The news channels available on the cable TV in the Florence hotel were obsessed, in four or five languages, with two subjects: sports and the Greek political and financial turmoil.
The Greek situation is serious, but American news media, including financial specialty publications like Barron's, have managed to keep it in some kind of proportion. In Europe, the newscasters and commentators were speaking in tones that suggested the approach of an asteroid that would crash into the Earth and start a new Ice Age.
The EU leaders, primarily France's Sarkozy and Germany's Merkel, were meeting in Cannes at the G-20 Summit. Following the endless hand shaking and smiling for the cameras, the Euro-zone grandees would announce the deal whereby holders of Greek bonds would accept less-than-fatal wounds on their investments in return for yet more austerity by Greeks who felt they were already austere enough, thank you. The threat of Greece dropping out of the euro currency system would be forestalled.
And then the Greek prime minister, George Papandreou -- is every Greek prime minister named Papandreou or Papa-something? -- set the cat among the pigeons by announcing that he would ask Parliament to schedule a referendum, so the Greek citizenry could vote on whether to accept the house arrest imposed by the European Union as a condition of further bail-out money.
Now there was something like out-and-out panic (appropriately, a Greek word). Papa had a brand new bag. This was treason to the Eurocrats! Imagine asking the Greek people whether they wanted to go along with the scheme so arduously worked out on their behalf in the smokeless-filled rooms at Brussels!
The Eurocrats, you see, consider themselves equivalent to Plato's philosopher-kings, the knowledgeable class making the decisions beyond the capabilities of the sorry specimens who inhabit the countries they oversee.
For a day, the Papandreou heresy called down thunder from the depths of the French foreign office to the Olympian heights of Murdoch's Wall Street Journal. "A Greek Euro-Zone Exit Could Be a Tragedy," said a headline in the European edition of the Journal. (The U.S. version of the same story had a different headline.)
In a column titled Brussels Beat -- perfectly situated for an independent, objective analysis -- Stephen Fidler wrote, "The extraordinary events of the past week in Europe have included the shattering of a taboo that could have profound consequences for the Continent: the public discussion by European leaders that Greece could exit the common currency. ... Sending a message that exit is possible risks creating a crisis of confidence that eventually forces a government's hand, with what economists say are potentially disastrous consequences."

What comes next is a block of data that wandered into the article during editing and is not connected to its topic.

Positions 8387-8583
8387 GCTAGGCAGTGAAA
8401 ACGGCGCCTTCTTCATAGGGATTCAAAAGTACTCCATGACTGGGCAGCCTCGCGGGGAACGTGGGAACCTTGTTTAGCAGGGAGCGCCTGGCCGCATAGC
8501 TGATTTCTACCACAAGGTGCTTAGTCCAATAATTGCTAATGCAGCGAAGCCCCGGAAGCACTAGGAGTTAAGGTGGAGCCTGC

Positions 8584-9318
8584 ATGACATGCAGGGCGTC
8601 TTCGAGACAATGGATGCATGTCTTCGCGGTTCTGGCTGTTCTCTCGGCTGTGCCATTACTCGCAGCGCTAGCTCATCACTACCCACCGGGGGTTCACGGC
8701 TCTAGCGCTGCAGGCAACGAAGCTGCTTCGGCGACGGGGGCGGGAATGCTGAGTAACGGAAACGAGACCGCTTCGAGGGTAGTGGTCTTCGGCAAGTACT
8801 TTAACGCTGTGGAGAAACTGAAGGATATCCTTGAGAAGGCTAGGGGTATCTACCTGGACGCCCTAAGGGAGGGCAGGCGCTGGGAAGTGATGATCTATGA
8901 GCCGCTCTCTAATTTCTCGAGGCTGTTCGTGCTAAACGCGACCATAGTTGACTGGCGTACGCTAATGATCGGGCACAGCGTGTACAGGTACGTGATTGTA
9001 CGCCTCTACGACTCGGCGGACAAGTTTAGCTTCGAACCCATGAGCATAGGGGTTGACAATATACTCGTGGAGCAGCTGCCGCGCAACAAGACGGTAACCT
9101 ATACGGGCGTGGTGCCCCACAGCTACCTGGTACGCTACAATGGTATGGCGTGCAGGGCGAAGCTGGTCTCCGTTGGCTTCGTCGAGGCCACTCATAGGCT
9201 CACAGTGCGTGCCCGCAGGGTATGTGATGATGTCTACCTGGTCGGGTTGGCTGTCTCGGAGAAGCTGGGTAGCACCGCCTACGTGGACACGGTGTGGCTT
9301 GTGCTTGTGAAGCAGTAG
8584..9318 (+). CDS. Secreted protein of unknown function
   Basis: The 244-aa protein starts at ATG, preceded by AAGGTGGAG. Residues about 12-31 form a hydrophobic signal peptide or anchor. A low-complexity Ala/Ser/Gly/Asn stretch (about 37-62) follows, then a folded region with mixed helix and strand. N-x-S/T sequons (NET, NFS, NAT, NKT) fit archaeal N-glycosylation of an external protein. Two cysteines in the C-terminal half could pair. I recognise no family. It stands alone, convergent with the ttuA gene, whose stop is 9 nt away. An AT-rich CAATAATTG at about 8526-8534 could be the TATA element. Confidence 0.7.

The story continued:
"The prospect of Greece exiting the euro area is seldom viewed with the proper degree of fear and trepidation," argues Willem Buiter, chief economist at Citigroup. He says the bottom line of an exit for Greece is financial collapse and an even deeper recession—or even a depression—with significant collateral damage to the rest of the euro zone.
One major issue, as Barry Eichengreen of the University of California, Berkeley, wrote in a 2007 paper, is that if a country signals it is preparing a currency change, it will likely lead to a sharp depreciation as people "rush out of domestic banks and financial assets, threatening a banking and financial-market collapse."
Dark motives were alleged by some TV analysts. Papandreou, it was said, found himself in an impossible situation, an EU gun to his head and the Greeks who held his political future in their hands ready to riot again if the deal went down. His only option was to avoid the responsibility via a referendum.
Then he had to back down because he lacked the votes in the Greek parliament to support it. No referendum. It would be wonderfully entertaining to read an uncensored account of the meetings between Papa and the Eurocrats after his proposal was announced, apparently without prior notice to Sarkozy et al.
In purely practical terms, given the state of play, the EU politicians were right. For Greece to see off the Euro-zone and go bankrupt might have cheered the Greeks for a brief spell, but it would have been a disaster -- not necessarily for world markets, despite the predictions of Messrs. Buiter and Eichengreen, but for Greece itself.
It would have been like removing life-support machinery from a hospital patient, or forcing a heroin addict to withdraw cold-turkey. Partly because of EU largesse, partly running on dream economics, Greece has lived beyond its means for so long that most of its people have no idea how to create wealth by earning it. The welfare state has set up expectations that can no longer be fulfilled, but expectations die hard.
Greece, like other countries -- it's only the most critical case at the moment -- needs to rebuild its economic model. That means first getting rid of the old one. The EU mandarins realize that Greece is in desperate straits, and are trying to engineer a controlled demolition of a dysfunctional system. An uncontrolled demolition is something you don't want to see.